Psychological manipulation

Psychological manipulation is a type of social influence that aims to change the behavior or perception of others through abusive, deceptive, or underhanded tactics.[1] By advancing the interests of the manipulator, often at another's expense, such methods could be considered exploitative, abusive, devious, and deceptive. Social influence is not necessarily negative. For example, doctors can try to convince patients to change unhealthy habits. The process of manipulation involves bringing an unknowing victim under the domination of the manipulator, often using deception, and using the victim to serve their own purposes.

Requirements for successful manipulation

According to psychology author George K. Simon, successful psychological manipulation primarily involves the manipulator:[2]

  1. Concealing aggressive intentions and behaviors.
  2. Knowing the psychological vulnerabilities of the victim to determine which tactics are likely to be the most effective.
  3. Having a sufficient level of ruthlessness to have no qualms about causing harm to the victim if necessary.

Consequently, the manipulation is likely to be accomplished through covert aggressive (relational aggressive or passive aggressive) means.[2]

How manipulators control their victims

According to Braiker

Braiker identified the following ways that manipulators control their victims:[1]

According to Simon

Simon identified the following manipulative techniques:[2]

Vulnerabilities exploited by manipulators

According to Braiker's self-help book,[1] manipulators exploit the following vulnerabilities (buttons) that may exist in victims:

According to Simon,[2] manipulators exploit the following vulnerabilities that may exist in victims:

Manipulators generally take the time to scope out the characteristics and vulnerabilities of their victim.

Kantor advises in his book,[3] the following are vulnerable to psychopathic manipulators involve being too:

Motivations of manipulators

Manipulators can have various possible motivations, including but not limited to:[1]


Main article: Psychopathy

Being manipulative is in Factor 1 of the Hare Psychopathy Checklist (PCL).[4]

In the workplace

The workplace psychopath may often rapidly shift between emotions – used to manipulate people or cause high anxiety.[5]

The authors of the book Snakes in Suits: When Psychopaths Go to Work describe a five phase model of how a typical workplace psychopath climbs to and maintains power. In phase three (manipulation) - the psychopath will create a scenario of "psychopathic fiction" where positive information about themselves and negative disinformation about others will be created, where your role as a part of a network of pawns or patrons will be utilised and you will be groomed into accepting the psychopath's agenda.[6]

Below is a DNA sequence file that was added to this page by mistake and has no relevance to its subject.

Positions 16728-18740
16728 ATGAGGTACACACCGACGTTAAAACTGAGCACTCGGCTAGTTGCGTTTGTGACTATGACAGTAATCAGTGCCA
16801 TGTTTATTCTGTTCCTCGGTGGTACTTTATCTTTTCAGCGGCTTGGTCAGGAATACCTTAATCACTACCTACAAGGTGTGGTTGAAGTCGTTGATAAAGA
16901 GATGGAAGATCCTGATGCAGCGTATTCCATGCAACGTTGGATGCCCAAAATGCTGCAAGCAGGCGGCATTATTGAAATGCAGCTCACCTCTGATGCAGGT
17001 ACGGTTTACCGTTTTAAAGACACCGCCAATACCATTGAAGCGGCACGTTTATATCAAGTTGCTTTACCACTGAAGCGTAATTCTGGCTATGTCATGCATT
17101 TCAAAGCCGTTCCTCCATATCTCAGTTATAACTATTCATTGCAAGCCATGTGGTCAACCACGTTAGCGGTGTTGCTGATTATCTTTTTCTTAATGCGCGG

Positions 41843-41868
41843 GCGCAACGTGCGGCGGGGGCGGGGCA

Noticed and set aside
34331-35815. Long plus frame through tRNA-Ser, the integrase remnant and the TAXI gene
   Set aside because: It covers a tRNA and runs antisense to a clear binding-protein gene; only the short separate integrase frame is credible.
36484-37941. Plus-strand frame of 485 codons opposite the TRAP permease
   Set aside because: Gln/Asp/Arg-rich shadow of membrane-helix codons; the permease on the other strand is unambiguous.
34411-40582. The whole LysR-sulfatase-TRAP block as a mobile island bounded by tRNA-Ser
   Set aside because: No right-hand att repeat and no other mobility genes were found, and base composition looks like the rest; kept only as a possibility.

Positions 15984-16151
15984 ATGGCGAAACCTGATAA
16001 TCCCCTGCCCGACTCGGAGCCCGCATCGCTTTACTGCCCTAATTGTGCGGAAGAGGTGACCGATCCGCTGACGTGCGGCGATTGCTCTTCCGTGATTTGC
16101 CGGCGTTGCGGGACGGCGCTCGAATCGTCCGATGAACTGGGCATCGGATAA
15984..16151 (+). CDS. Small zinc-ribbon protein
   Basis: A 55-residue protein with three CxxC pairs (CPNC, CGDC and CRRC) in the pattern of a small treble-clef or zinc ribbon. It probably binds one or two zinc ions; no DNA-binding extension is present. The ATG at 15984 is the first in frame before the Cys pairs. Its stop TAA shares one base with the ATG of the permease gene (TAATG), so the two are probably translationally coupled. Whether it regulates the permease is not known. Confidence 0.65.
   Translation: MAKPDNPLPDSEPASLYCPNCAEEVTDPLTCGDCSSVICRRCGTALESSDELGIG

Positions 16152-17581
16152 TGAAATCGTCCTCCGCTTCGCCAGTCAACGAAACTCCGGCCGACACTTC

Antisocial, borderline and narcissistic personality disorders

According to Kernberg, antisocial, borderline, and narcissistic personality disorders are all organized at a borderline level of personality organization,[7] and the three share some common characterological deficits and overlapping personality traits, with deceitfulness and exceptional manipulative abilities being the most common traits among the three. Sociopaths, borderlines, and narcissists are often both physically attractive (narcissists and borderlines in particular) and highly intelligent and can be efficient, persuasive, and incredible liars.[7] Other shared traits include pathological narcissism,[7] consistent irresponsibility, machiavellianism, lack of empathy,[8] cruelty, meanness, impulsivity, proneness to self-harm and addictions,[9] interpersonal exploitation, hostility, anger and rage, vanity, emotional instability, rejection sensitivity, perfectionism, and the use of primitive defence mechanisms that are pathological and narcissistic. Common narcissistic defences include splitting, denial, projection, projective identification, primitive idealization and devaluation, distortion (including exaggeration, minimization and lies), and omnipotence.[10]